WEB EXCLUSIVE: Kent State planning for avian flu

Derek Lenehan

Preparation for a possible pandemic avian flu outbreak is still growing, with all levels of the government getting involved.

On campus, the Kent Health Department is following Ohio’s guidelines in the event of an outbreak.

“If there were a case in, say, New York, and a vaccination were available, we would participate in a county-wide inoculation clinic,” Commissioner John Ferlito said. “In the event of an outbreak with no vaccine, we would issue breathing masks and encourage people to stay in their homes.”

Ferlito also explained that a case of avian flu from a student in the residence halls would be treated by quarantine.

“We would isolate the person, in that scenario, though they would probably be isolated in the hospital already. If not, the university has space allotted on campus to isolate the patient in, where nurses could monitor and assist them,” Ferlito said.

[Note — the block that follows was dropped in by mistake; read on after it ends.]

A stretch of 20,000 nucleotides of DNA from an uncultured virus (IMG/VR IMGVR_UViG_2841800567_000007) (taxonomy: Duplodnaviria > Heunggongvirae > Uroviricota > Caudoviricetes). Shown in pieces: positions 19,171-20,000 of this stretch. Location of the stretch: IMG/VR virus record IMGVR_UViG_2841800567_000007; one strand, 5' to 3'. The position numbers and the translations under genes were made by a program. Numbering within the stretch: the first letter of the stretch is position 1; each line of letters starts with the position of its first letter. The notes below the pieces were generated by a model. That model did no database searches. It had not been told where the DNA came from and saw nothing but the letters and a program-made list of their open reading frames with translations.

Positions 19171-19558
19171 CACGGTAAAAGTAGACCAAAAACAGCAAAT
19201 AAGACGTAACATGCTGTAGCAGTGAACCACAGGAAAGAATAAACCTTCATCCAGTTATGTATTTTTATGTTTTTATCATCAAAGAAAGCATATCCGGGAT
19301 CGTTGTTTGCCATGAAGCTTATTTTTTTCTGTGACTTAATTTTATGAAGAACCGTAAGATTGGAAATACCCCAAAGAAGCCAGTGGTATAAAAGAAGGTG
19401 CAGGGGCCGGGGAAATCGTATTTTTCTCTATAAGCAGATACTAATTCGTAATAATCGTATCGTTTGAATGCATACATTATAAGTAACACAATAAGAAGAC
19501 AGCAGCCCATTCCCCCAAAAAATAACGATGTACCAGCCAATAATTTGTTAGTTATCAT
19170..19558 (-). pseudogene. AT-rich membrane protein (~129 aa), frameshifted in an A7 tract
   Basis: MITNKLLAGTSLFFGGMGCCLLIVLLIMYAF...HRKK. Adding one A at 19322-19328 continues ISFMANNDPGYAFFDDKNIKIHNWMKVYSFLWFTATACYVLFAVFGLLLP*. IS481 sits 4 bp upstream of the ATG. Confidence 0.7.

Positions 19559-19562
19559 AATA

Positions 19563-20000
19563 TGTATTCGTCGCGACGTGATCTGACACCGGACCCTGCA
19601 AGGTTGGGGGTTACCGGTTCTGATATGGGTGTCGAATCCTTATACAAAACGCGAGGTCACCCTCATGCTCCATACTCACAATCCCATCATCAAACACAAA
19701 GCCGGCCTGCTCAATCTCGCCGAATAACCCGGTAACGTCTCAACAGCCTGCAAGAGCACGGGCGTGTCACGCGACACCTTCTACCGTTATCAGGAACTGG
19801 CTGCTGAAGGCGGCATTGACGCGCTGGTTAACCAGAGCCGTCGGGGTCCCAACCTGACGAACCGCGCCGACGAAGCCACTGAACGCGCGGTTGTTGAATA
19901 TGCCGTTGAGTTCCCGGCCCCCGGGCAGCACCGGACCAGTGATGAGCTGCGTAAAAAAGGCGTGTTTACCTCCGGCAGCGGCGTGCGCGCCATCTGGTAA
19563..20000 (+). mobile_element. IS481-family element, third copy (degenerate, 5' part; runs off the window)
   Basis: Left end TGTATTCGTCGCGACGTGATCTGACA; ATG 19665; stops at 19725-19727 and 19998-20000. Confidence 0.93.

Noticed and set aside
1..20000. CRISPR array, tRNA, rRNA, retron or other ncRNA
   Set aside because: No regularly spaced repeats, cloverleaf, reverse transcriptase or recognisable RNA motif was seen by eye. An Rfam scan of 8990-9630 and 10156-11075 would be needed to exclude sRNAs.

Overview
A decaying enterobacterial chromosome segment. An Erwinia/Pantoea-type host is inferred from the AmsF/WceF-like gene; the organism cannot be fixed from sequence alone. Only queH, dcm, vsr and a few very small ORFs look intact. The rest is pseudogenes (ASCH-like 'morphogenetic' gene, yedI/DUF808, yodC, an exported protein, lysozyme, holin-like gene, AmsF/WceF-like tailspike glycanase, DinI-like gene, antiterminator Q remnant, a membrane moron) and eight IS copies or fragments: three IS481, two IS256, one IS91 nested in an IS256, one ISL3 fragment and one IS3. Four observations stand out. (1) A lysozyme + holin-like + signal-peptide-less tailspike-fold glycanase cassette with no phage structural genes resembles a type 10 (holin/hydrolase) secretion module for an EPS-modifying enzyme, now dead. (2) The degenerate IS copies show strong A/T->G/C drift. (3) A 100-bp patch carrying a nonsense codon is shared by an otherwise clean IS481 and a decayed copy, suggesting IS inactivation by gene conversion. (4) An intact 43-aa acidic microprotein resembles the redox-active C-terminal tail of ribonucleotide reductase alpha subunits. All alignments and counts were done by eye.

Locally, Portage County has been preparing similarly to the university.

“We’ve been working together with the university,” said Kelly Englehart, of the Portage County Health Department. “Our county-wide terrorism task force covers pandemic flu as well as biological terrorism. In the event of a pandemic, the public needs to know that they have to stay at home as much as possible.”

Englehart also said the county is monitoring all local schools for reports of influenza.

Federally, the Centers for Disease Control and Prevention said no specific preparations have been made, as there have been no human cases in the United States yet, though preventive measures were being taken, including:

  • Coordinating stockpiles of antiviral medications such as Tamiflu.
  • Supporting research for the development of an avian flu vaccine.
  • Training local governments for proper responses to an outbreak.
  • Monitoring hospitals and medical facilities for any cases.

The avian flu is still only communicable from animals to humans. All measures taken are in preparation of the virus mutating, and becoming communicable between humans.

The mortality rate for humans who contract the avian flu is about 50 percent.

Contact news correspondent Derek Lenehan at [email protected].